Between the 1840s and the 1930s, Peru and Chile exported hundreds of millions of tons of nitrogen-rich guano (dried bird excrement) and sodium nitrate (NaNO3) to places as far-flung as California, Virginia, Prussia, Great Britain, and France. For farmers in North America and Europe, guano and sodium nitrate dramatically increased agricultural productivity during the final phase of the Industrial Revolution, which lasted from roughly the mid-1800s through World War I. The widespread availability of imported fertilizers also facilitated a departure from organic “closed systems” of farming, in which nitrogen is cycled among soil, plants, animals, and people at the local scale, toward “open,” energy-intensive approaches to agriculture that included additions of nitrogen from distant places.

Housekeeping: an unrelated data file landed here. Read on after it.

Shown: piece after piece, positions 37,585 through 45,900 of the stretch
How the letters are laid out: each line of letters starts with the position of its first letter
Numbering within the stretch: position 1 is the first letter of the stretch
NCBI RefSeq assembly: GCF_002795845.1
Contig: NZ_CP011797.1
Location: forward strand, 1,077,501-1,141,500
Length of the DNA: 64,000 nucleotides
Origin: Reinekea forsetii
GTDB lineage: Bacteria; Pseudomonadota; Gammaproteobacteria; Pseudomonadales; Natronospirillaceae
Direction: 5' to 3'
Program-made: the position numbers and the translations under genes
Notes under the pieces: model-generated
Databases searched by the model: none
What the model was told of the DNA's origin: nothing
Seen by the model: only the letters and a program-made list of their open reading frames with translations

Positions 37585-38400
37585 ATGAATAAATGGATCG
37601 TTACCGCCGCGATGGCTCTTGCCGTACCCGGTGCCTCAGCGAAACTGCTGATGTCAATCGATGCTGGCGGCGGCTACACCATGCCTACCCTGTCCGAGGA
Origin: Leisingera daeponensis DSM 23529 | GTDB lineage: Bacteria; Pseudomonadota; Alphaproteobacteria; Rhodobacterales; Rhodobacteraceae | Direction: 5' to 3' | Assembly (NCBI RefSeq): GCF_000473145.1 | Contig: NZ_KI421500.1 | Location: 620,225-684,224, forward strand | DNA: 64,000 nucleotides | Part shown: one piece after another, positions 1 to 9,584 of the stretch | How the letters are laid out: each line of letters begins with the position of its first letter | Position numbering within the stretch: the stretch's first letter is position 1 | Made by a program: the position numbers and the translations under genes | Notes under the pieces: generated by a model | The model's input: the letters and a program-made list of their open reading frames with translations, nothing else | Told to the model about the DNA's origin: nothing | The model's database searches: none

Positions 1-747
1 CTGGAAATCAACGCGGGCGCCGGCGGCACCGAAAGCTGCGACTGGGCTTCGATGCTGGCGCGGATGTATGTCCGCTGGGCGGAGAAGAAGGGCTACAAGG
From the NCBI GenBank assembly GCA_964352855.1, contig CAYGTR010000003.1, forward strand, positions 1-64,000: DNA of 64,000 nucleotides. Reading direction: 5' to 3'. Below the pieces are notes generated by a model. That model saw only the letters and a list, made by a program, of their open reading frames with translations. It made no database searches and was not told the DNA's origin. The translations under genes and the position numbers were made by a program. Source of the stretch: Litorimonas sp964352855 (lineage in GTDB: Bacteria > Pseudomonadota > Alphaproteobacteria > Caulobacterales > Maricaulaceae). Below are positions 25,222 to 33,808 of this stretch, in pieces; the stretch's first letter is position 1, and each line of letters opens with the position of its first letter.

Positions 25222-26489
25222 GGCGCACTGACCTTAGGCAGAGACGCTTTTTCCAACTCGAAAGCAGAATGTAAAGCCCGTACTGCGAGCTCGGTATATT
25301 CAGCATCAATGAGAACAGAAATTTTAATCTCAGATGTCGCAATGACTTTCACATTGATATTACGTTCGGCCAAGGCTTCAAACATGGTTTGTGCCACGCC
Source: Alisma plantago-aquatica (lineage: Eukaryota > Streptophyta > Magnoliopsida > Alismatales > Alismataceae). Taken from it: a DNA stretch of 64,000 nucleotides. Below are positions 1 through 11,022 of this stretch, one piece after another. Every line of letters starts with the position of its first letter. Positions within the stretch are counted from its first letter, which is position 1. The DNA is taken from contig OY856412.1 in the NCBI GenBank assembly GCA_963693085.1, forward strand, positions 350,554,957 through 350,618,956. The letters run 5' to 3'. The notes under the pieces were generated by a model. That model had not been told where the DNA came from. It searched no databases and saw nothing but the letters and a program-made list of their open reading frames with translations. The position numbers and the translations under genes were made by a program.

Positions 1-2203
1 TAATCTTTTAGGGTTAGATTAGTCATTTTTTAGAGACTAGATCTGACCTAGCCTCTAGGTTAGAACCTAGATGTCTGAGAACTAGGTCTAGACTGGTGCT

This major human intervention in the nitrogen cycle was closely linked to fundamental shifts in global labor relations during the Age of Abolition (1780s–1880s). In 1807, Britain outlawed the importation of African slaves to its colonial empire. The following year, the United States banned the importation of slaves, while in 1811, Spain abolished chattel slavery at home and in all of its colonies except the “sugar islands” of Cuba, Puerto Rico, and Santo Domingo. Despite such overwhelming victories for abolitionism, new forms of servitude emerged to replace those that faced extinction. Often these arrangements involved debt peonage, the repayment of loans with fixed periods of physical labor.